UN agencies pledge $43 mn to boost species conservation in developing countries

Developing countries will benefit from new funding totaling $43 million from the Global Environment Facility (GEF) to enable them to implement projects that reverse species loss, UN agencies said in a statement released in Nairobi, the Kenyan capital.

The funding which was announced on Friday ahead of the International Day for Biological Diversity to be marked on Sunday will benefit 139 developing countries, already grappling with mounting threats to natural habitats, Xinhua news agency reported.

Each beneficiary country will be eligible for grants totaling 300,000 dollars to enable them to analyse and align their policies, targets, finance and monitoring system as a means of revitalising action on threats to biodiversity.

The UN Environment Programme (UNEP) and UN Development Programme (UNDP) will provide technical expertise to these developing countries to enable them to utilise the funds optimally and advance species protection.

Inger Andersen, UNEP’s Executive Director, said the new funding will enable developing countries to seize benefits linked to the establishment of a Post-2020 Global Biodiversity Framework. Action plans that will be implemented using the new GEF funding will enable developing countries to place species conservation at the heart of national development plans.

Carlos Manuel Rodriguez, the Chief Executive Officer and Chairperson of GEF, said the new funding will change the trajectory of biodiversity conservation in developing countries, already grappling with massive loss of rare species.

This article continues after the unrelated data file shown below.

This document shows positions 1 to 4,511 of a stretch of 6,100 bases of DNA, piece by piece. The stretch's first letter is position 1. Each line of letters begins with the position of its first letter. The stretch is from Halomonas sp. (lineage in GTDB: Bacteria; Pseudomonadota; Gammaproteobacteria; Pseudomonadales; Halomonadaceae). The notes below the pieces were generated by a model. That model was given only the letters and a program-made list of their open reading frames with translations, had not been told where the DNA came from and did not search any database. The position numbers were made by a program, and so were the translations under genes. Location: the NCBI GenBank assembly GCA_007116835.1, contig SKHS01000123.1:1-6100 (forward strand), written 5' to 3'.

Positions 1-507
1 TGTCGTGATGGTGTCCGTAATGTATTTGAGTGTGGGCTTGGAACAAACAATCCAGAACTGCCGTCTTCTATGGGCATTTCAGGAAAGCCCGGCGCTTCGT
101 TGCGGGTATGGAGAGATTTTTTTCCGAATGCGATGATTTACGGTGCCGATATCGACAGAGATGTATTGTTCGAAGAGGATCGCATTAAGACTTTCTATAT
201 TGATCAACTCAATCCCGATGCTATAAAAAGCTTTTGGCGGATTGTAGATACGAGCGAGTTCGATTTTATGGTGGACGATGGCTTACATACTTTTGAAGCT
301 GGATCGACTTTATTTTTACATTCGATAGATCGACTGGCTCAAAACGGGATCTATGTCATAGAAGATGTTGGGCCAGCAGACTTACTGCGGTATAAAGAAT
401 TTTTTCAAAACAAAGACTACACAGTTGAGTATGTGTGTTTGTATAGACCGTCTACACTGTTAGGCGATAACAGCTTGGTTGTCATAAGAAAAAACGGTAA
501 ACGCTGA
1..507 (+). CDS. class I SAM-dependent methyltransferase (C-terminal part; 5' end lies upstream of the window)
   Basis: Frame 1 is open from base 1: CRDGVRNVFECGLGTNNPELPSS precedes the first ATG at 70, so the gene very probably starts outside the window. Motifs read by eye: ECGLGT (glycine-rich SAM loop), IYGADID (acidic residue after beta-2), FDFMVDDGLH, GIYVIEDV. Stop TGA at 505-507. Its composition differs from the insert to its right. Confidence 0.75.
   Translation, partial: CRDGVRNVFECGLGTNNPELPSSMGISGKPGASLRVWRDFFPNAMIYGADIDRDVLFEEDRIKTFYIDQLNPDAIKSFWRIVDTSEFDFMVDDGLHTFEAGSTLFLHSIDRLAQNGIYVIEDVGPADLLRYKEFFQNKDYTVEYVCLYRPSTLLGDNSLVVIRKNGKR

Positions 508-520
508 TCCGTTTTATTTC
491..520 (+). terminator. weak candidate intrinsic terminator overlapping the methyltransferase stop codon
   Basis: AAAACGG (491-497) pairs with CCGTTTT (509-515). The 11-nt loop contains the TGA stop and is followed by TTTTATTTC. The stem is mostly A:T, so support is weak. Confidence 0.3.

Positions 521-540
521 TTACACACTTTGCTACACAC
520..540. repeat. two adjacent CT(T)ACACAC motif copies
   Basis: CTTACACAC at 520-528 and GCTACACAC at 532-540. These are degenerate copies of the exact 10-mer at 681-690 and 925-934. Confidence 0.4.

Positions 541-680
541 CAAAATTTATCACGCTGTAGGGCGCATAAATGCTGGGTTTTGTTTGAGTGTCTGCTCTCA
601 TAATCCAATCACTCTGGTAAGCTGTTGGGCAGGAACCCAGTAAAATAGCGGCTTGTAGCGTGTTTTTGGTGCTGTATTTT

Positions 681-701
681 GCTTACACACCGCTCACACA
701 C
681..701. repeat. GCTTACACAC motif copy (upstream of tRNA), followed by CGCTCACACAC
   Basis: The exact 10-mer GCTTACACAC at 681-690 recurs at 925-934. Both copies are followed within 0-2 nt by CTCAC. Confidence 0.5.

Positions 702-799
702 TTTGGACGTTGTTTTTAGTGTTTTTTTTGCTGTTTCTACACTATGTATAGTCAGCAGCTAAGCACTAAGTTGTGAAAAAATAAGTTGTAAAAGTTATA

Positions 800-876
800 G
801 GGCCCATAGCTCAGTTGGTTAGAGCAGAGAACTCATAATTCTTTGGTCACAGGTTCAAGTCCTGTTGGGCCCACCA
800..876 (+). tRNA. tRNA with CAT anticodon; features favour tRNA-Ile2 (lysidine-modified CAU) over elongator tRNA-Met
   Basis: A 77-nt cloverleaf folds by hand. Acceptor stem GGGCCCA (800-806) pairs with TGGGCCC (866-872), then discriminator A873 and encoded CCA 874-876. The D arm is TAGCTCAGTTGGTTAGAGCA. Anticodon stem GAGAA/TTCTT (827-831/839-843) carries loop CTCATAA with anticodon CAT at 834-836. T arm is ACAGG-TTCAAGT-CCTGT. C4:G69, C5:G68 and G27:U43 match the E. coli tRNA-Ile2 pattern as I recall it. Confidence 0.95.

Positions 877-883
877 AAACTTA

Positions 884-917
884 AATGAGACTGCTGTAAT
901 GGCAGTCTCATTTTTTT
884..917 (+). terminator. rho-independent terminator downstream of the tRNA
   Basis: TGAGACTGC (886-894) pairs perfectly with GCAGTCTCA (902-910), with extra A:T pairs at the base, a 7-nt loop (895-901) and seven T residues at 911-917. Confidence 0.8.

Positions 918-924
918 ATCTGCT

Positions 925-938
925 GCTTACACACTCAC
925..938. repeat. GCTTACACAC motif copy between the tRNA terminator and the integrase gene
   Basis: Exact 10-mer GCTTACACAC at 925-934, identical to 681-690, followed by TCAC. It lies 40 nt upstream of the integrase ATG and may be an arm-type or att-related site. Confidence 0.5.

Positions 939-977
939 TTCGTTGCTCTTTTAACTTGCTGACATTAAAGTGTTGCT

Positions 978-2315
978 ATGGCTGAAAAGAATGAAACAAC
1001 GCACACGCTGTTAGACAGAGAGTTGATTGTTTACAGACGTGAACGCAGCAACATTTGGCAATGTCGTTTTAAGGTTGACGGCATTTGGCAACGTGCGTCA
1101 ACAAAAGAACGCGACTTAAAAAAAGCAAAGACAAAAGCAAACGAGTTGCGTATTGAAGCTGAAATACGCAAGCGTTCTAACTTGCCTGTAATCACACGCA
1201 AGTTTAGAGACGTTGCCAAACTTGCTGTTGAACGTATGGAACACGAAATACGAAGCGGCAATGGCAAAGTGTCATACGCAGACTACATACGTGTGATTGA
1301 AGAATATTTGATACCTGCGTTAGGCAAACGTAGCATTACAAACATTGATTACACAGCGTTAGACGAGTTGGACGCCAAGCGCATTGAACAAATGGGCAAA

“We stand ready to continue to help stewards of globally-important biodiversity elevate nature in their planning and quickly scale up efforts that together can turn international goals into reality.”

UNDP Administrator Achim Steiner said investing in nature protection will benefit national economies besides enhancing climate resilience in the global south.

Steiner added that nature underpins half the world’s jobs and livelihoods, adding that it remained the bedrock for sustaining food, water and energy security across the globe.

Elizabeth Mrema, the Executive Secretary of the UN Convention on Biological Diversity, hailed the new funding for species conservation in developing countries, adding that all sectors of the society will benefit profoundly.

Mrema added that as the international community prepared to come up with a 10-year plan to halt the extinction of species, adequate funding was critical.




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